A remote collaboration (Tune-In!)

A remote collabaration hack by:
Sean Manton, Satyajit Bagchi, Cosima Churchill (MTF Stockholm)
Andrej Mickov, Andrej Antunovic (Macedonia)

Challenges: #Musical City #The Macedonian Connection

Description: A sister-site public installation for asynchronous remote collaborative composition with strangers.
Tune-In! is a fun web-app to enable the collaborative composition of music between individuals no matter where they are based, from single melodies to entire instrumental tunes. So give it a try, and Tune-In!

Summary:
We have built a proof-of-concept in web-app form for what would eventually be manifested as a pair (or more) of public art installations which invite the public to participate in a collaborative composition process with strangers at other location(s). Each location will be considered either “active” or “waiting”. At any location, a passerby can press the play button to hear the composition in its current evolution. At the current “active location” they will also have the option to add a short duration to the composition. They can do several takes until they are satisfied and then hit a share button, at which point their location will become a waiting location and another installation will become active. In this way, the composition will be passed around between locations and different passers-by, creating a unique remote collaboration and adding some life to the city. One can imagine that if you passed by one of the installations on a regular basis, it could become somewhat of a ritual to visit it each time and see how the composition has grown, and whether you have the opportunity to add more.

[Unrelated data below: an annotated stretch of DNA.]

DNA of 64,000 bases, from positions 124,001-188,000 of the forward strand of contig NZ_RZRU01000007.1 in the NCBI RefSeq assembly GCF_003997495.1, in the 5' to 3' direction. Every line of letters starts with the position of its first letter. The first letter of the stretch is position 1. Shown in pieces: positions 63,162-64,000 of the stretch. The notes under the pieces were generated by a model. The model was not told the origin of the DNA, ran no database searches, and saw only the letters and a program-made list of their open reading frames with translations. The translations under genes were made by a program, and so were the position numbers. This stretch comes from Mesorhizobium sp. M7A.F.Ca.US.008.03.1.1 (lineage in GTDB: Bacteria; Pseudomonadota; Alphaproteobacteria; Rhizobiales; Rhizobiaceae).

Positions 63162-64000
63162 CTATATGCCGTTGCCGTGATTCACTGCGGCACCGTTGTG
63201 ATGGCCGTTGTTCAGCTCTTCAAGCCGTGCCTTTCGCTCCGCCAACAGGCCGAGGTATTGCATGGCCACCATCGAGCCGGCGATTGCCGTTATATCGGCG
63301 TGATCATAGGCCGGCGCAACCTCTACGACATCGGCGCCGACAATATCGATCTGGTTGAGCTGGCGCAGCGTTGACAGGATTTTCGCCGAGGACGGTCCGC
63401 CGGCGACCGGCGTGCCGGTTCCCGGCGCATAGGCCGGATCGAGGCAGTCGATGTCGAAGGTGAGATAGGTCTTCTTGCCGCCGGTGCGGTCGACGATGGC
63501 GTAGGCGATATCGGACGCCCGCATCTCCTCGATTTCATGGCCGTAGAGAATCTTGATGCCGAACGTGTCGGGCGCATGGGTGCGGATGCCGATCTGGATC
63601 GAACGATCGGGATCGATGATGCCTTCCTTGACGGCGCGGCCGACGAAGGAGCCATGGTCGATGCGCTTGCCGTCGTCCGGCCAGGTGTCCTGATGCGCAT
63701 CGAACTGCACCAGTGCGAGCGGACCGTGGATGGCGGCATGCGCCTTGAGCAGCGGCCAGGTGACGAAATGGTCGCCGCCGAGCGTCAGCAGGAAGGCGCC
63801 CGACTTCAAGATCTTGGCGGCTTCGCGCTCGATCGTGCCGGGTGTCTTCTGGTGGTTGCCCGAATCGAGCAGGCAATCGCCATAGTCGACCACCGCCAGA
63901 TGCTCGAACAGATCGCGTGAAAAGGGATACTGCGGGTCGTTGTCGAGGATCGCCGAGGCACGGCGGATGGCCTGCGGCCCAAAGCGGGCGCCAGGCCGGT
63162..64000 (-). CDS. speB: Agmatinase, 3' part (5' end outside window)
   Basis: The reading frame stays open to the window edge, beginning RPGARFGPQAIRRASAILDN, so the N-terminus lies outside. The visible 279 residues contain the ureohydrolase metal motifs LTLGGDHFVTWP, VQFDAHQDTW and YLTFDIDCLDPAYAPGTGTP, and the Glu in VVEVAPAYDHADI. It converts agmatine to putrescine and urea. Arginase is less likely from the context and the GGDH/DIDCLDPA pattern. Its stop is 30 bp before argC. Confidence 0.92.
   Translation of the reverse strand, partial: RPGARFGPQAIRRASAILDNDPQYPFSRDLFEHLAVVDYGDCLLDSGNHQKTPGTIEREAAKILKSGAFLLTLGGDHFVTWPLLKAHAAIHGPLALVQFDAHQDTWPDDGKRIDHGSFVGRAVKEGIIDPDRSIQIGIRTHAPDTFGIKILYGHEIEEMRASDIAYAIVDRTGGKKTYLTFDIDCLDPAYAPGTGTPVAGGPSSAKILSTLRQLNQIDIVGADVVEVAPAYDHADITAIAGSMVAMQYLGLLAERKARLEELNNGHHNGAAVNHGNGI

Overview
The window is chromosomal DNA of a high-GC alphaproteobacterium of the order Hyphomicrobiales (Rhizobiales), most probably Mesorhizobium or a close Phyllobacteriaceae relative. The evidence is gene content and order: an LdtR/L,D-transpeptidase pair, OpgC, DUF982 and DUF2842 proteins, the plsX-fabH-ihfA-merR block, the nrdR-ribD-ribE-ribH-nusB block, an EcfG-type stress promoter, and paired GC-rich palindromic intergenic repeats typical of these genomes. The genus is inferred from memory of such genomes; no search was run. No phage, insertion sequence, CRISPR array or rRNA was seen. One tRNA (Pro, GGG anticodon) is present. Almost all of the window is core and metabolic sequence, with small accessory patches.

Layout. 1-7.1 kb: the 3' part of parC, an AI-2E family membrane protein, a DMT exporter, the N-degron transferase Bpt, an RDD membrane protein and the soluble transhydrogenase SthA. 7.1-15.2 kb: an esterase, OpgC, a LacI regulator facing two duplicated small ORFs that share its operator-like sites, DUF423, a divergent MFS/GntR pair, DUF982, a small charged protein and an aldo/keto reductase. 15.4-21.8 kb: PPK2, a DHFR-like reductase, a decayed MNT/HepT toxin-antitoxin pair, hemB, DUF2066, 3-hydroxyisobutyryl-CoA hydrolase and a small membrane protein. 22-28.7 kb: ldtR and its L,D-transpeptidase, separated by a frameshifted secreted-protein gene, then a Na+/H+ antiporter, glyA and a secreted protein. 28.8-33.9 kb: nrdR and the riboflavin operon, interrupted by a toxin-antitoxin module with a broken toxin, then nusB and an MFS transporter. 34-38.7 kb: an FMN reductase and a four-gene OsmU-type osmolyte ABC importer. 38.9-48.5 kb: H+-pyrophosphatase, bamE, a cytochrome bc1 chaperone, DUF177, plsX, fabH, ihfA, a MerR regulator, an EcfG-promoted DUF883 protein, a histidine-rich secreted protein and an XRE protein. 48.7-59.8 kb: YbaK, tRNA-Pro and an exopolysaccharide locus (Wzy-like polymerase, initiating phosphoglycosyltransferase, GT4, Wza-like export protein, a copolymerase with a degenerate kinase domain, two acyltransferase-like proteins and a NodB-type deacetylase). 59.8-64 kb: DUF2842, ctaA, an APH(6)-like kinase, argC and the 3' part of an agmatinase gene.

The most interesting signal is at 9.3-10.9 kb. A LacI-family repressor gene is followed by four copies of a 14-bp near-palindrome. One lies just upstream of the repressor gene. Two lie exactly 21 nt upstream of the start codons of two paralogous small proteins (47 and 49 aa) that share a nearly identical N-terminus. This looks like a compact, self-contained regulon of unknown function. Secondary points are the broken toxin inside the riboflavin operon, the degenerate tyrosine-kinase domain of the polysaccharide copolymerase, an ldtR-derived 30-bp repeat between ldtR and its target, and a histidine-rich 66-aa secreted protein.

Stack:

Node.js, React.js, Tone.js, Firebase.io

Future features:
For our proof-of-concept, we have opted to keep things simple by just including an on-screen keyboard. In installation form, the interface would ideally consist of a screen as well as a MIDI-keyboard or other physical interface (perhaps each location could have it’s own unique controller). In addition to being more intuitive, the presence of a physical controller should serve to invite additional attention and curiosity from potential participants.
Instead of the track constantly growing, with a start but no end, we could limit the length so that as new material is added at the end, an equal amount is trimmed from the beginning. This will keep the length from spiraling out of control and potentially add to the intrigue of the installation as it may be interesting to see how much is still left from what you heard the last time you passed by.

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